Bid accepted to raze Kuhn Memorial Hospital buildings

Published 9:00 pm Monday, June 18, 2018

A Jackson construction company has been hired to raze the Kuhn Memorial Hospital buildings at 1422 Martin Luther King Blvd.

The Board of Mayor and Aldermen Monday awarded the bid to remove asbestos from the buildings, take them down and clear the property to M&M Services Inc. of Jackson, which bid $749,990 for the job. The bid, which was the lowest submitted on the project, is $289,990 more than the $460,000 in Brownfields grant money available for the project.

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Mayor George Flaggs Jr. said the city will make up the difference using money from different sources, including some of the capital improvements bond issue. “The money is there,” he said.

“Halleluiah!”  Flaggs said after the vote. “We’re going to flatten them.”

He also asked a representative for the contractor if he could have a brick from the building.

“We’ve gone through too much with this to not have a brick from it,” he said. “I’m going to have it engraved.”

M&M was one of seven companies to bid on the Kuhn project, which was split into three parts, with a base bid to remove the asbestos, and two alternate bids, one to take down the building facing Martin Luther King Boulevard, and the other to raze the building on the south end of the property.

One company did not bid on demolishing the two buildings on the property, while another company submitted a bid to remove the building facing Martin Luther Boulevard.

A former city hospital, the city sold Kuhn to the State of Mississippi in 1956 for $5, and the state operated the facility as a charity hospital, initially known as the Vicksburg Charity Hospital, until 1989.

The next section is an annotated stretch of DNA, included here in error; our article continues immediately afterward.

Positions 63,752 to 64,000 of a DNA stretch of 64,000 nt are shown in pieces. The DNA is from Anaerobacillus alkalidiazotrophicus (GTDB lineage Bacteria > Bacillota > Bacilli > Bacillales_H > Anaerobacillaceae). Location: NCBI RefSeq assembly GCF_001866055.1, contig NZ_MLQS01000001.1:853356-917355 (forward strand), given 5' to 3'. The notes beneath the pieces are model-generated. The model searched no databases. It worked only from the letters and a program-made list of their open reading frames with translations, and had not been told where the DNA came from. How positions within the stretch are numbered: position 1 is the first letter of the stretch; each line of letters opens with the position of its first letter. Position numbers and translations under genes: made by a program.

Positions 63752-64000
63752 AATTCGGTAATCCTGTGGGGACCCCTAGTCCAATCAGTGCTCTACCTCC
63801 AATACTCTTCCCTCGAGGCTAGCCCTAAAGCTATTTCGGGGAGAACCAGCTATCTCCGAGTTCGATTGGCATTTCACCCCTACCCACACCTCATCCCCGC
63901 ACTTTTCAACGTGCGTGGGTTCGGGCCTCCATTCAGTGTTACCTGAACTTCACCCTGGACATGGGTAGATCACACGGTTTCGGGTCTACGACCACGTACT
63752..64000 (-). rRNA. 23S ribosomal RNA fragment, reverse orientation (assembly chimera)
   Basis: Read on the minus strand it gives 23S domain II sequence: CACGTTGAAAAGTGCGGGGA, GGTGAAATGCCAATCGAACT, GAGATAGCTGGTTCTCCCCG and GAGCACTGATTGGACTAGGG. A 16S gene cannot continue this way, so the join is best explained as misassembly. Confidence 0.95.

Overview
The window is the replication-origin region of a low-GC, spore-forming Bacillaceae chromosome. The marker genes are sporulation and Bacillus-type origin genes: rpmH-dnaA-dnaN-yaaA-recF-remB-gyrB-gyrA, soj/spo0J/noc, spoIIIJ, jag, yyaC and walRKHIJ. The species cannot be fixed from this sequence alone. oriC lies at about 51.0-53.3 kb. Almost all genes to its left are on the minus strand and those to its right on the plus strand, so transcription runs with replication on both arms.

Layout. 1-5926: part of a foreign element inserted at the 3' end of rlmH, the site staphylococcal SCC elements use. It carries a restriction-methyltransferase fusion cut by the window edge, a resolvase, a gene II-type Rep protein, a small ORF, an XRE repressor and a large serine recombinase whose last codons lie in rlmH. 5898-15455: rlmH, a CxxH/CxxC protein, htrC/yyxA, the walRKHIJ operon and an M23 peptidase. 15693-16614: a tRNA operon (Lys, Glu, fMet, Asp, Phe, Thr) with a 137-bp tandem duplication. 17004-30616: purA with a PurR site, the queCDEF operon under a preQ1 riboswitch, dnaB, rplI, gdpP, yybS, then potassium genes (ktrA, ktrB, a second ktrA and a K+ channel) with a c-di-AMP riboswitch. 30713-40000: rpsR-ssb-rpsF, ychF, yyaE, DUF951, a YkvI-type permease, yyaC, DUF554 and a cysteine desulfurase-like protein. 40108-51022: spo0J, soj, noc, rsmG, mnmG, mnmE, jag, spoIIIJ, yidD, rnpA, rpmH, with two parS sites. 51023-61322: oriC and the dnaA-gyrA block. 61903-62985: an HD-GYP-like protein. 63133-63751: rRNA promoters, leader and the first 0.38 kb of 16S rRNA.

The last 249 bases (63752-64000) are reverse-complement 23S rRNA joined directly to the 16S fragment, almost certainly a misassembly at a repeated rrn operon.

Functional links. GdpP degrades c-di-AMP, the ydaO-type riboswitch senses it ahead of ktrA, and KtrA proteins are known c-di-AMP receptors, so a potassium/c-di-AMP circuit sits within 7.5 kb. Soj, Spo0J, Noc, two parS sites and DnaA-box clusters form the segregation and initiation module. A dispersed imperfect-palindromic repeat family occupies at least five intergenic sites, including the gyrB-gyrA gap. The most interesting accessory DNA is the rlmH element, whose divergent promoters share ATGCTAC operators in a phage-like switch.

The property had been sold six times for taxes, and city officials tried for at least the past 10 years to get the property owner to clean the property and demolish or renovate the buildings on the site.

The decision to acquire the property came after the board in April approved a resolution adopting and authorizing a 33-page urban renewal plan to first demolish the buildings on the property and clear it, then, begin the process of finding a developer or nonprofit agency to develop it into a multipurpose residential/commercial development with recreational facilities.

About John Surratt

John Surratt is a graduate of Louisiana State University with a degree in general studies. He has worked as an editor, reporter and photographer for newspapers in Louisiana, Mississippi and Alabama. He has been a member of The Vicksburg Post staff since 2011 and covers city government. He and his wife attend St. Paul Catholic Church and he is a member of the Port City Kiwanis Club.

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